December 29, 2010

The Early Years, Part I

Merry Christmas, readers!  My Husky and I are at my parents' for the week.  My childhood room, still with my collection of Breyer's that I sadly don't have room for in my husband and I's tiny apartment, holds many memories of my often-frustrated childhood in respect to horses.  I realize that I haven't shared the story yet on the blog, so here's an annotated glimpse into my past.

It starts with my mom, who was horse crazy from a young age, in spite of her upbringing in a suburb of Chicago in a family that had had nothing to do with horses for generations.  Her childhood, as she tells it, was spent either babysitting to pay for lessons, begging those with cars to drive her to lessons, or at the barn.  Her parents tried to understand, buying her bridles and bits for her birthdays and sitting in the cold at her night shows to watch her compete in a sport they didn't understand, but that was just it - they didn't understand, as evidenced by questions like "Can't you stop taking lessons now that you know how to ride?"  But they supported her in spite of that.

I was lucky in some respects:  I didn't have to deal with parents that didn't understand, but I had to deal with busy parents and my location.  I lived in the land of weekend trail riders, and the closest stable was over an hour away.  Never mind that I had a horse in my backyard: my cautious mom thought he was too green for me and wouldn't let me ride him unless she had ridden him, and she gave up riding around the time I was 8 or so.  There was one lesson stable, and it was even English, about a half hour from me, and I had one glorious lesson there before the trainer's dad died and she closed her stable and moved from the area.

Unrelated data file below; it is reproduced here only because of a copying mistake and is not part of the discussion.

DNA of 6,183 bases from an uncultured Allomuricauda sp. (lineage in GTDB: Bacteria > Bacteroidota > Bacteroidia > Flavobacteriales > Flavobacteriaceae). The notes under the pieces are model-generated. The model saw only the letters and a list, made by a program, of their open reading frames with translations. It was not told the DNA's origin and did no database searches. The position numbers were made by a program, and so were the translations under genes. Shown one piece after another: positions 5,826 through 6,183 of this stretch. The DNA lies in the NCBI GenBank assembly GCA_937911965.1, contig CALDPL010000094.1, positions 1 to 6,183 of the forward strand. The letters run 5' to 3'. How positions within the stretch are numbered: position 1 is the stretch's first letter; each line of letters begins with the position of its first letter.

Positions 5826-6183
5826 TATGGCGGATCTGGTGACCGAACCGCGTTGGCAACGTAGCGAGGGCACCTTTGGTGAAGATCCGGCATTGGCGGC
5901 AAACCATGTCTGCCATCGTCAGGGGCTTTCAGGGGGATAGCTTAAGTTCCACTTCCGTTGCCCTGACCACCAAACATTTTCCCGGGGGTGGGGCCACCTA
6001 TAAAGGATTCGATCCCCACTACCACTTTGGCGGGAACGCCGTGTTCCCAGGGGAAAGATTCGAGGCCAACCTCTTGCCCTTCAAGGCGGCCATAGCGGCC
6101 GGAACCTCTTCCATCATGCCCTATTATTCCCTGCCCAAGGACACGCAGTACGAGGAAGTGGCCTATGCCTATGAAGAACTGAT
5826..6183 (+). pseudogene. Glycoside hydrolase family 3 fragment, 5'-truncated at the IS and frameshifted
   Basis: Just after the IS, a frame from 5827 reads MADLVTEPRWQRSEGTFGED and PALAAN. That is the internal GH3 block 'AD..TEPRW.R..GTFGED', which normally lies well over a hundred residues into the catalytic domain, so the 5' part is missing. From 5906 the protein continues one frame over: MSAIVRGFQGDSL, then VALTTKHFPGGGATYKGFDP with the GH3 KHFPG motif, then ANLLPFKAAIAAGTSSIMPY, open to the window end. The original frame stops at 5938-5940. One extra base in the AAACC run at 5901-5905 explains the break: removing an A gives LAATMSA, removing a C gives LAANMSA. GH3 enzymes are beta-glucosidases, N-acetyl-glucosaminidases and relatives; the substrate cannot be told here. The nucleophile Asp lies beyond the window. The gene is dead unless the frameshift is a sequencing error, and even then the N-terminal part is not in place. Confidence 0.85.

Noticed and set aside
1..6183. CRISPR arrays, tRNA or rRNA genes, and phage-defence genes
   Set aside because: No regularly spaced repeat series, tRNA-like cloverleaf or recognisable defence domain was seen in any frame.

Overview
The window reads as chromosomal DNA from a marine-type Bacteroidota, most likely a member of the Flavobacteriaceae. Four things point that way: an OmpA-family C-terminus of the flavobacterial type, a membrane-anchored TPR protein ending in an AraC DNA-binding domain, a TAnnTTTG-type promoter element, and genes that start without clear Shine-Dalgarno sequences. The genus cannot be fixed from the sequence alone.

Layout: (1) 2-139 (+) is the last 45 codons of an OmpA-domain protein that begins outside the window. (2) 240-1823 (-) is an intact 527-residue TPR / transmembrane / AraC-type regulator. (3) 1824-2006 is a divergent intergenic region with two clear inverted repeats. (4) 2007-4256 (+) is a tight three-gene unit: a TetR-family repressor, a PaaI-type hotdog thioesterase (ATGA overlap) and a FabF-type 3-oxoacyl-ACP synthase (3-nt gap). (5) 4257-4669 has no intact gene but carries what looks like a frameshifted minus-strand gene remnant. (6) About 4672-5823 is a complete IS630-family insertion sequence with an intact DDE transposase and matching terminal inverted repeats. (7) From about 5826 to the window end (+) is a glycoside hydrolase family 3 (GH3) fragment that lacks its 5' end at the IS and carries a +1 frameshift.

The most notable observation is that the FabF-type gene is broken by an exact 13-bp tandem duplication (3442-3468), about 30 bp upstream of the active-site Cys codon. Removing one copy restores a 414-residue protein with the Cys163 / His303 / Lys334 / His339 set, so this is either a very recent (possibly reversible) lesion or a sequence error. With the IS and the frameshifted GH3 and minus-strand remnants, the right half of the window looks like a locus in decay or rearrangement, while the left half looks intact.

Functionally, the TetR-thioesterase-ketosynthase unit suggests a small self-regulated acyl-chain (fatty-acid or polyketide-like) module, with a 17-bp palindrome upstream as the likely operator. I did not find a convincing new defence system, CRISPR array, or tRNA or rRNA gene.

There were other fits and starts in my early riding career, but I was mostly relegated to sitting on the donkey, caring for my Breyers and playing SIM horse games.  So much of my early education was gleaned from more experienced girls taking me under their wings in those SIM games.  I learned how the real horse world worked, outside of model horses and fluffy movies.  For years I depended on those games, and the books I pored endlessly over, to satisfy the hole in my heart, but it wasn't enough.

Then one day, my dad told me that someone had bought the old Graham standardbred stable on the south side of town, and a racing stable was moving in.  My heart jumped to my throat, and I asked if they might need help, "I don't think so," my dad said, "It seems to be a family-run operation.  They do have a daughter your age though."

And that began the best five years of my equine life, and the beginning of my real equine education.

To be continued....

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